2017 Year-End Tax Planning
in the Era of Tax Reform
Year End Preparations
Ask the Accountant
2017 YEAR-END TAX PLANNING
IN THE ERA OF TAX REFORM
FALL 2017 NEWSLETTER
in this issue
November and December is the time of year when many clients traditionally have us help them with year-end planning. With most of the year behind us, we project taxable income and determine if action should be taken by December 31st to minimize tax liabilities.
Year-end 2017 is more challenging than most for one major reason: the uncertainties created by possible tax reform legislation. The tax-writing committee of the House of Representatives has produced one potential bill,which was passed by the full House Thursday afternoon. The corresponding Senate panel approved a different bill late that same evening, and the GOP hopes the upper chamber will vote on it by next week.There are major differences between the two plans which, should both bills pass, will need to be reconciled in a conference committee. Given the current factious atmosphere in Congress, it is even possible that nothing at all will be enacted (as occurred with Obamacare “repeal and replace”). In this unsettled environment, how should a taxpayer decide what to do?
Year-end strategies will become clearer over the coming weeks as proposals are negotiated and prospects for final passage become more certain. For now, flexibility and preparedness are key. Taxpayers should be poised to execute strategies late into December, laying out a variety of scenarios without locking themselves into any final course.
One thing is clear: Most proposed tax changes will take place in 2018, and not made retroactive to 2017. As in past years, it still makes sense to pay for deductions before the end of the year to accelerate their benefit into this year’s return. For several reasons, this could be especially important this time around. For one, both the House and Senate bills propose doubling the standard deduction to about $24,000 for married taxpayers, a change that will make itemizing deductions irrelevant for many taxpayers in 2018.
Continued on Page 2
YEAR END PREPARATIONS FOR FINANCIAL STATEMENTS
With the end of the year rapidly approaching, the attention of most Companies turns to the upcoming holidays and year-end vacations, and who can blame them? Thanksgiving, Christmas, Hanukkah, and New Year’s certainly do leave a lot to plan and take care of, but an important aspect that often gets over looked is some year-end preparation steps with regards to your financials. Addressing these things now will lead to an easier close come January, and be well worth it in the long run.
Make a Plan:
Do you need financial statements prepared? If so, your accountant will be glad to send you a listing of information they will need for the year-end. You can utilize this as a checklist to ensure you’ve reviewed all the support requested so that it is recorded properly within your system.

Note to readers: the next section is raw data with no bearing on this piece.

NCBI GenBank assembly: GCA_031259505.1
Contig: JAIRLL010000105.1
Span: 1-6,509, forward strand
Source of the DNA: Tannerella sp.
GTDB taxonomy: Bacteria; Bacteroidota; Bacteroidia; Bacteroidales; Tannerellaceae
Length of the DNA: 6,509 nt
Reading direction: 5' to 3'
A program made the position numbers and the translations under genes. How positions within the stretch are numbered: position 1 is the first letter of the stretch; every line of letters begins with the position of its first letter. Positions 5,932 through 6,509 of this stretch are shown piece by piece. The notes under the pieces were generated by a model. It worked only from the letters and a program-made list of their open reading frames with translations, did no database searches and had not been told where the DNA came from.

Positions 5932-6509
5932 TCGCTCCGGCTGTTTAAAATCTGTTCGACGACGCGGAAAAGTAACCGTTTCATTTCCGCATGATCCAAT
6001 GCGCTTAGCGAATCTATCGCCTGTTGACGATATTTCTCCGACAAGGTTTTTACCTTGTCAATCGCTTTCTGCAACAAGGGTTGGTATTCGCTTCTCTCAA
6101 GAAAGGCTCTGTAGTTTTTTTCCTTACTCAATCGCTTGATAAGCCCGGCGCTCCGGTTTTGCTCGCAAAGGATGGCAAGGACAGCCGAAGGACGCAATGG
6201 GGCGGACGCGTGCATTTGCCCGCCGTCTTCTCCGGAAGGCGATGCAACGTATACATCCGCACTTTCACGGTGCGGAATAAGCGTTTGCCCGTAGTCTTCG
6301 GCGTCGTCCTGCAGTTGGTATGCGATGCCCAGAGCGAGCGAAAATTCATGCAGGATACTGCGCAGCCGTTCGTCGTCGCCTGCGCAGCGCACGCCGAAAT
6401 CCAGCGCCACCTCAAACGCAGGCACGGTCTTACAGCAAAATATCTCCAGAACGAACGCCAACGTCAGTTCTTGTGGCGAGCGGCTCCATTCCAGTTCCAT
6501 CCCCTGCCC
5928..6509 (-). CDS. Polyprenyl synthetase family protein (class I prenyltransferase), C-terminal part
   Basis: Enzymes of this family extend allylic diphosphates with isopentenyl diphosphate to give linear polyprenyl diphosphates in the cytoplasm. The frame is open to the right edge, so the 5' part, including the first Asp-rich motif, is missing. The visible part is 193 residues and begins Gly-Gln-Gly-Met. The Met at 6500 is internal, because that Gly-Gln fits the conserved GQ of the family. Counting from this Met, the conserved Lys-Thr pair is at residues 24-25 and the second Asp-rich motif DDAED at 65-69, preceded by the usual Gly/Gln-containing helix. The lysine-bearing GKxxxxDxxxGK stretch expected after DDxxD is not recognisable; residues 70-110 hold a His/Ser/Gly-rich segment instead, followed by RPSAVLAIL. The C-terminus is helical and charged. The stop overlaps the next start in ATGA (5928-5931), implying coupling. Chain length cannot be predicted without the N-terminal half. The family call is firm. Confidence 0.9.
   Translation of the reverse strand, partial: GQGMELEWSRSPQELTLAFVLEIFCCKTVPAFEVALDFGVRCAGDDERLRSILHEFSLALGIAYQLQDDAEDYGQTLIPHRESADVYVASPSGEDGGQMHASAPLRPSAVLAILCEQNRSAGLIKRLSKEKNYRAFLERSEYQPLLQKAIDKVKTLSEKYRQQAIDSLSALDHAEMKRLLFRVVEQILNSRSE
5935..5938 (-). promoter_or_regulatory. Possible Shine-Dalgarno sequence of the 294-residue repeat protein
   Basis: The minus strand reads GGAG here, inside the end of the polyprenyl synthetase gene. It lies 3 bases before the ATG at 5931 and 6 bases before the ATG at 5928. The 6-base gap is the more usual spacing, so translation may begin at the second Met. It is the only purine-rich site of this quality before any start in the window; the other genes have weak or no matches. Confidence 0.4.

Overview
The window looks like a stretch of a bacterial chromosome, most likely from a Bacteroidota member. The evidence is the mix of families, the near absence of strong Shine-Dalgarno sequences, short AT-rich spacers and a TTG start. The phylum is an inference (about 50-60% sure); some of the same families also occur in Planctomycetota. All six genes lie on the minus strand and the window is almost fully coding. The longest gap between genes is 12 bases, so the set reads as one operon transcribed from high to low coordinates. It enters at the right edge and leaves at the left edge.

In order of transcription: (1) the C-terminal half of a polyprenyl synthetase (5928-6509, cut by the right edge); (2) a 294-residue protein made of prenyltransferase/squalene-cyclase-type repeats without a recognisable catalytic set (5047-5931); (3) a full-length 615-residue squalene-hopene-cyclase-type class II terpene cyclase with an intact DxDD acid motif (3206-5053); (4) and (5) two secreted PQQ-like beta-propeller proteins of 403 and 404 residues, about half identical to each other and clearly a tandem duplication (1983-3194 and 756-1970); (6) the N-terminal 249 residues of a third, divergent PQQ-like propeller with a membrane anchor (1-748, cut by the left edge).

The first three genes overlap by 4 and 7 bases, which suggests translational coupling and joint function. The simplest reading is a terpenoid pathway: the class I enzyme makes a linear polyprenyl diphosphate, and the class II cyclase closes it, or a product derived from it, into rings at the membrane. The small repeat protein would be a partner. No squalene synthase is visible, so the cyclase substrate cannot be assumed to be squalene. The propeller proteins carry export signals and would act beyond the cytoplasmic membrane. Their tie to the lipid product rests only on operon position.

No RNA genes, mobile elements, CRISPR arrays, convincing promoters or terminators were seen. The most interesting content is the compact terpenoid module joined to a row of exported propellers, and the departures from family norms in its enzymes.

Do you need to set up a full count of your inventory? Are there old balances that need to be written off? Analyze your inventory balance now, to get an idea how it could affect your bottom line for the year.
Review A/R & A/P:
Run an Accounts Receivable Aging and Accounts Payable Aging and review all balances due over 90 days old. Now is the time to write off these balances to clean up your agings and start 2018 with a clean slate.
Are Expectations In Line With Reality?
Look at your year-to-date profit and loss, and see if it matches expectations. If not, contact your accountant now to discuss why.
1099's and W-2’s:
Check your records to ensure you have all the information you will need to issue Forms 1099 and W-2.
What Needs To Change:
The time to make plans for 2018 budgeting should start now. Review what needs to change in the new fiscal year to strengthen your organization, and start implementing it today.
These steps are small individually, but when you add them all up, it helps you prepare for the year-end and beyond. Plus, it allows you to be more proactive (not reactionary), and that is a plus for all business.
E-filing is now nearly universal. Almost 90% of individual tax returns are now e-filed.
2017 Year-End Tax Planning in the Era of Tax Reform (con't)
Also, certain deductions not paid in 2017 will be completely lost under tax reform. Both the House and Senate proposals call for eliminating the deduction for state income taxes. If enacted, such taxes must be paid before year-end to qualify for deduction – but take care, this benefit is negated for taxpayers in the Alternative Minimum Tax (abolished in both bills but still applicable in 2017). While the House bill also repeals the deduction for medical expenses, the Senate bill does not. If medical deductions are relevant to your return, it may be prudent to consider scheduling doctor’s appointments and buying eyewear before year-end as we wait for the rules to become clearer.
Both the House and Senate plans call for generally lower tax rates in 2018, so the traditional strategy of deferring income until next year (when possible) may be especially beneficial. This could be particularly advantageous for owners of passthrough entities such as partnerships, LLCs, and S corporations. Under both plans, income from these entities will be taxable at a maximum tax rate of 25% - income that is now taxed at up to 39.6%. Passthrough investors taxed in the higher brackets should consider deferring income within these entities until 2018 and accelerating its deductions into 2017.